Merry Christmas or Happy Holidays?


Photo courtesy of Madison Bell

Students are split over whether to say, “Happy Holidays” or “Merry Christmas,” is most appropriate to say during the winter season.

The holiday season is approaching, which brings with it the controversial discussion of whether people should say, “Happy holidays” or “Merry Christmas” to each other.

“I feel a little offended [when people wish me a merry Christmas], not just on behalf of me, but on behalf of so many people who are excluded with just two words,” said senior Curtis Ghannam, who celebrates both Christmas and Yule. “I definitely think the more broad term of ‘Happy holidays’ should be used, because it’s inclusive, it’s not presumptuous, and it leaves out a hostility that saying ‘Merry Christmas’ can sometimes come with.”

While Christmas is widely celebrated throughout the United States and the world, there are many other holidays that are just as religiously and recreationally important to those who celebrate them. Because of this, wishing someone a “Merry Christmas” rather than “Happy holidays” can be perceived as non-inclusive to those who don’t celebrate Christmas.

Most times, however, those who wish their peers a “Merry Christmas” are doing so with the intention of spreading joy, not hate.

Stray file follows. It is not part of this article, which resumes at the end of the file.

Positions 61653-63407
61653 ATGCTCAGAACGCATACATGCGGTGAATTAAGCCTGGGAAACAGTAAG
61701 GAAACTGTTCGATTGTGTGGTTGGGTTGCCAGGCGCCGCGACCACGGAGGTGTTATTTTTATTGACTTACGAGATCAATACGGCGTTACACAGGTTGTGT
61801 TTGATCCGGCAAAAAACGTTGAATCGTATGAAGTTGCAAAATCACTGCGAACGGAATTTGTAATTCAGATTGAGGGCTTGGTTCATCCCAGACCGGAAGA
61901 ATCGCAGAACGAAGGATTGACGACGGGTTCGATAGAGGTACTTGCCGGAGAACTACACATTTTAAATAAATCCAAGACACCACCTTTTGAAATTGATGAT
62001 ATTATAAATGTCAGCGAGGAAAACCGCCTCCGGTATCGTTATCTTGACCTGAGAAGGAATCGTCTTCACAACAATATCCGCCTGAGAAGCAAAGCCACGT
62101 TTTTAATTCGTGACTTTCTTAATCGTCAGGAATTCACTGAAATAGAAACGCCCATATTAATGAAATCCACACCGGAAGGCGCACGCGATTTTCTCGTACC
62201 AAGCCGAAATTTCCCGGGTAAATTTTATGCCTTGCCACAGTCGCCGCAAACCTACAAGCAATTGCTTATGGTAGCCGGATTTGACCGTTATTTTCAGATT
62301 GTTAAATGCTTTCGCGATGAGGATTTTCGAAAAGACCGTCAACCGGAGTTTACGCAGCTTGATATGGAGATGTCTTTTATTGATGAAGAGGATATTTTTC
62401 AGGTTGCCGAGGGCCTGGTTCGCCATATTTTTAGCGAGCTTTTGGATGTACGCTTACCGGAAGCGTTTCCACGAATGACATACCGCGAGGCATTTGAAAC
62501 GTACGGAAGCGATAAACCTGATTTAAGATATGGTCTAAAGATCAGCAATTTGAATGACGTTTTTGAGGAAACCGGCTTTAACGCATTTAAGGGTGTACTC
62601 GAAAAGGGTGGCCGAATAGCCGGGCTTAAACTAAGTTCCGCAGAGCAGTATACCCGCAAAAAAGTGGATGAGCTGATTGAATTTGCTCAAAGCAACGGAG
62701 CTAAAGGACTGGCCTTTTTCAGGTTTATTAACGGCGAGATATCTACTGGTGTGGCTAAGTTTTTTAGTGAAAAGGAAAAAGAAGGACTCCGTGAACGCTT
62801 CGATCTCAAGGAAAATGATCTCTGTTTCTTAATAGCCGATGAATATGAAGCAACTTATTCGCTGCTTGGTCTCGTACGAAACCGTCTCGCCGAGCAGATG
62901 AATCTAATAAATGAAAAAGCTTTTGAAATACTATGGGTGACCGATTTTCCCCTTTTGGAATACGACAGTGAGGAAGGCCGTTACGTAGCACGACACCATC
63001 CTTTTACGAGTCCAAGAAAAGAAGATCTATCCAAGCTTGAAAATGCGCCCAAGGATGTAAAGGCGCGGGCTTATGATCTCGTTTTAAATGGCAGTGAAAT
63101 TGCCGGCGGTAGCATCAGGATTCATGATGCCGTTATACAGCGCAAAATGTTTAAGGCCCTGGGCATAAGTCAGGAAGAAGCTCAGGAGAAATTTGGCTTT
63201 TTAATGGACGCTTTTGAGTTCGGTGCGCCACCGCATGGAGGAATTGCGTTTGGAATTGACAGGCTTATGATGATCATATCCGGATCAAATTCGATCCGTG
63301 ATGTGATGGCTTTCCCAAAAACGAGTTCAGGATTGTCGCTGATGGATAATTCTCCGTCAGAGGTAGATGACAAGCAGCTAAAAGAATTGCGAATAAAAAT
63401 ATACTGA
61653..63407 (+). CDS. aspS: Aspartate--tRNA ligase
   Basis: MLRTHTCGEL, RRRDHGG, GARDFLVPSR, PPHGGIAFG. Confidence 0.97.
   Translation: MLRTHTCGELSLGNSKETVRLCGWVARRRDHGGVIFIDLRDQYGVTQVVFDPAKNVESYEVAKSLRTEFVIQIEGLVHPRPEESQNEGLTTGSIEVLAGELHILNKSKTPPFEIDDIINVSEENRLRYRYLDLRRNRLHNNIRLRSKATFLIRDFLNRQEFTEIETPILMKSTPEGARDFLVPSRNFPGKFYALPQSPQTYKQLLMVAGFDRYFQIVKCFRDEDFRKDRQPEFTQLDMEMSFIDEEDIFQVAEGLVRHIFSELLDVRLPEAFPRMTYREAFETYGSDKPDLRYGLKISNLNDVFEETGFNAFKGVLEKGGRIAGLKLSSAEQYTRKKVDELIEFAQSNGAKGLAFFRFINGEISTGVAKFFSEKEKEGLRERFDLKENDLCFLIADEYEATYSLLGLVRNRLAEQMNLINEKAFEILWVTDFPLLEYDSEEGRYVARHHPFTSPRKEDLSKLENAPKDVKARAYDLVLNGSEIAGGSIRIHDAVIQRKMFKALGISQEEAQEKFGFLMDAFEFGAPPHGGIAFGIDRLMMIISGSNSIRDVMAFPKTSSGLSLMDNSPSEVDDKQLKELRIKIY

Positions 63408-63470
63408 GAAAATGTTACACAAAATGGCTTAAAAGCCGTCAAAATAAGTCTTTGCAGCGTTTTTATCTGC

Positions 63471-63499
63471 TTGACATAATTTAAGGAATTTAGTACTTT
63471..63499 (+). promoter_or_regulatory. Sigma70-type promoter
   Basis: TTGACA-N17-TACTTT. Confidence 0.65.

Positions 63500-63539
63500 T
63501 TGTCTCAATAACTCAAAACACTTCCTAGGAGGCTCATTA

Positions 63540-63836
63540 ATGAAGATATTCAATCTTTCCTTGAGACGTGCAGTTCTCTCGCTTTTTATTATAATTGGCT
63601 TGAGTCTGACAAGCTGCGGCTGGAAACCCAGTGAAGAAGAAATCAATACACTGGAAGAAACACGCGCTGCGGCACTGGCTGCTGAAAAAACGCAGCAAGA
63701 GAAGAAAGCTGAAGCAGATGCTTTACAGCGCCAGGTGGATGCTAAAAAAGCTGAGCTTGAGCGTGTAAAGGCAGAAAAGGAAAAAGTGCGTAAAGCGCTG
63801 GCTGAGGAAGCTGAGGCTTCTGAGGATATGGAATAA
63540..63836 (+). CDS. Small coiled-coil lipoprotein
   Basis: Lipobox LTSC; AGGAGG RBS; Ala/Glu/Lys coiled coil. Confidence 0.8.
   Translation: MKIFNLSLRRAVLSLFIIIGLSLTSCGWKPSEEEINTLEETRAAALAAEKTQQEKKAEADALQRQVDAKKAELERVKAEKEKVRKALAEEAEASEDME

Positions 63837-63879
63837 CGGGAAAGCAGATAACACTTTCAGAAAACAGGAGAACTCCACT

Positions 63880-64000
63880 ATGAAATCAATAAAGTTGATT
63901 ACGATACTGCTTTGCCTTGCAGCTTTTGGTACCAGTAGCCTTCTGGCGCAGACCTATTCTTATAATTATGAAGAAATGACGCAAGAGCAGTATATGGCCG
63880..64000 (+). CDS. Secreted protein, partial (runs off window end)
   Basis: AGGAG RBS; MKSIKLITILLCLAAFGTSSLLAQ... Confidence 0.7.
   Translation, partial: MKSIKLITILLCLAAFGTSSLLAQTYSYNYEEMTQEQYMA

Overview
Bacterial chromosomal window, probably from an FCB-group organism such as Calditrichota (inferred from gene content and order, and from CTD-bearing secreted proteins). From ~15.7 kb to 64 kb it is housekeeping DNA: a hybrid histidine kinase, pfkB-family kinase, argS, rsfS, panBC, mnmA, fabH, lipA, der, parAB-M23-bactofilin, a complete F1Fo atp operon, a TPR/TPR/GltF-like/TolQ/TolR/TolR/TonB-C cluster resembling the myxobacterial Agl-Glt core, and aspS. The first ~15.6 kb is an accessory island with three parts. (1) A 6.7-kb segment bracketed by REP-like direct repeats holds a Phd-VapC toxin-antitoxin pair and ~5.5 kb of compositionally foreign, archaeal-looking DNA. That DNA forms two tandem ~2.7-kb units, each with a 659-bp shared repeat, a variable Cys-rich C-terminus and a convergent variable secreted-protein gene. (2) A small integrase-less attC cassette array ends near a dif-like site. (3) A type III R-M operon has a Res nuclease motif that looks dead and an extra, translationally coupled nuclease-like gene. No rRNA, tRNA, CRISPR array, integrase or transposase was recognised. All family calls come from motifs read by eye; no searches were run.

“I think I have good intentions [when I wish someone a Merry Christmas],” said senior Nick Frazier, who celebrates Christmas. “Christmas is a time for family and celebration and fun in the possible snow, so I wish that the person I’m talking to has that same experience.”

Regardless of intention, it’s important to take into account that saying “Merry Christmas” can be exclusive and diminish the experiences of those who don’t celebrate Christmas.

“I feel more seen and I feel that a lot of people I know are more seen when we are wished Happy holidays,” said Ghannam. “[That way] many other winter holidays for many religions are recognized and respected without leaving out Christmas.”

Making an effort to say “Happy holidays,” even if you do celebrate Christmas, can help others feel just as recognized during the holiday season.

“I definitely [make an effort to wish people ‘Happy holidays.’] If I walk up to someone and say Merry Christmas, but they celebrate Kwanzaa or Hanukkah, that not only would be confusing, but also might be offensive, so I think that it’s important to only say Happy holidays to someone, especially if you don’t know what exactly they celebrate,” said Frazier. “[And] if you know for a fact that someone doesn’t celebrate Christmas, why would you say ‘Merry Christmas’ to them? That just seems silly.”

If you find that you default to saying “Merry Christmas,” give “Happy holidays” a try, and if someone wishes you a “Merry Christmas,” try to assume good intentions. At the end of the day, everyone is just trying to enjoy the winter season and spread joy to those around them, so make an effort to be understanding and inclusive.